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WASHINGTON — A somber-sounding President Donald Trump recalled "a moment when America fought back" in remarks commemorating the passengers and crew who stormed the cockpit of United Airlines Flight 93, forcing hijackers to crash the plane in a field in Shanksville, Pennsylvania, during the Sept. 11, 2001, terrorist assault on the U.S.
Speaking Tuesday at the Flight 93 memorial, Trump mixed promises to defend America from terrorism with praise for those who foiled the prong of al Qaeda's attack that planners said was intended to strike the U.S. Capitol and sympathetic sentiments for and about their survivors. Specifically, he told the heart-wrenching story of Dorothy Garcia, who asked investigators to retrieve her husband Andrew's wedding ring from the field — a speck-in-the-wreckage mission — and miraculously received it two months later. The telltale inscription: "All my love, 8-2-69" — their wedding date.
It was a notably subdued Trump who spoke 17 years after the terrorist attacks that felled the twin towers of the World Trade Center, damaged the Pentagon and claimed nearly 3,000 American lives. His mien was markedly different from his tone on Twitter Tuesday morning, when he sent messages suggesting the Justice Department has unfairly targeted him with its Russia probe and is not doing enough to go after officials he believes acted against him during the 2016 election.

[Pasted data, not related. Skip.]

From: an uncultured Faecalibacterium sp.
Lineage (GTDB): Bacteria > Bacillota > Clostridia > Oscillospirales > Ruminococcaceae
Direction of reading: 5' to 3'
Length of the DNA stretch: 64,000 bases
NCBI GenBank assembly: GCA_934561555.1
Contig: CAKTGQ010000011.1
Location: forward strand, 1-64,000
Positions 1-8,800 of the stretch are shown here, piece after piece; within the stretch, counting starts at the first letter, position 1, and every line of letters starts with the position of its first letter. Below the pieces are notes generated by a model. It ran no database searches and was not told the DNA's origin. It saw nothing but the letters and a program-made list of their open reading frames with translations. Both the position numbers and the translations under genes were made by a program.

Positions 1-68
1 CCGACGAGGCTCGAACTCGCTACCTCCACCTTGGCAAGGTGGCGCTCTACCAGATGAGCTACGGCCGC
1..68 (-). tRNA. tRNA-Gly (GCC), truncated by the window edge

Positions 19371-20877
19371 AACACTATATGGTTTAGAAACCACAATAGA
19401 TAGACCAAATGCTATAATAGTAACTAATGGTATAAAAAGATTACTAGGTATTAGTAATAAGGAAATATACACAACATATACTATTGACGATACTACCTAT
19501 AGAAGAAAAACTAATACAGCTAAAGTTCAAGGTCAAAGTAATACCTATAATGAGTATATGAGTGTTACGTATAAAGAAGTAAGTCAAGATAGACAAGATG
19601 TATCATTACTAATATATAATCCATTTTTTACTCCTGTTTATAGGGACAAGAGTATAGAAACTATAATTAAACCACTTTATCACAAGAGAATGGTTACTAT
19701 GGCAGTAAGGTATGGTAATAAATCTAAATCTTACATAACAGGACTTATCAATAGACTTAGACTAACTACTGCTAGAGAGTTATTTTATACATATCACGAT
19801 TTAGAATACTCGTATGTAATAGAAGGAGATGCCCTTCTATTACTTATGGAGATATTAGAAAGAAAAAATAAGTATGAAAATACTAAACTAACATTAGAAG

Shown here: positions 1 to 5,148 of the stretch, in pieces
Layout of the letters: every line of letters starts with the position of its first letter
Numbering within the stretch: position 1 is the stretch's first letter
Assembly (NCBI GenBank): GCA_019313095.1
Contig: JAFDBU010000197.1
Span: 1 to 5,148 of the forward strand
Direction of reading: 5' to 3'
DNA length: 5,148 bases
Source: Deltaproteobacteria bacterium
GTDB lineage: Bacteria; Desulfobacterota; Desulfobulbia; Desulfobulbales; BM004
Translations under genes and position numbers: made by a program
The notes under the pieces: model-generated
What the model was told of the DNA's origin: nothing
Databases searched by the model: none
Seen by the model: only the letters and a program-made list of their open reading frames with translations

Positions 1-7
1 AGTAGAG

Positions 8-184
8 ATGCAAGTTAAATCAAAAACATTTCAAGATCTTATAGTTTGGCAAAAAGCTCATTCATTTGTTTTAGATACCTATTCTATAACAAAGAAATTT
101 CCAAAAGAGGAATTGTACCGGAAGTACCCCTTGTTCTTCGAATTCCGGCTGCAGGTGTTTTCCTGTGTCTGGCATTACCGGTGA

The passengers and crew members of Flight 93 "rose up, defied the enemy, took control of their destiny and changed the course of history," Trump said. "A band of brave patriots turned the tide on our nation’s enemies and joined the immortal ranks of our nation’s heroes."
Just before 9:30 a.m. on that day, passengers and crew members used airfones to report that their plane had been hijacked and found out about the attacks in New York and Washington. They voted to try to overtake the hijackers and pushed their way into the cockpit. Rather than lose control of the plane, the hijacker pilot downed it, killing all 44 people aboard, including the terrorists.
"They attacked the enemy, they fought until the very end, and they stopped the forces of terror and defeated this wicked, horrible, evil plan," Trump said.
His remarks were all but devoid of politics, though he promised to "never flinch in the face of evil and to do whatever it takes to keep America safe," emphasizing the final three words, which he and his aides often used in describing the intent of a travel ban policy that critics said was aimed at limiting the ability of Muslims to enter the U.S.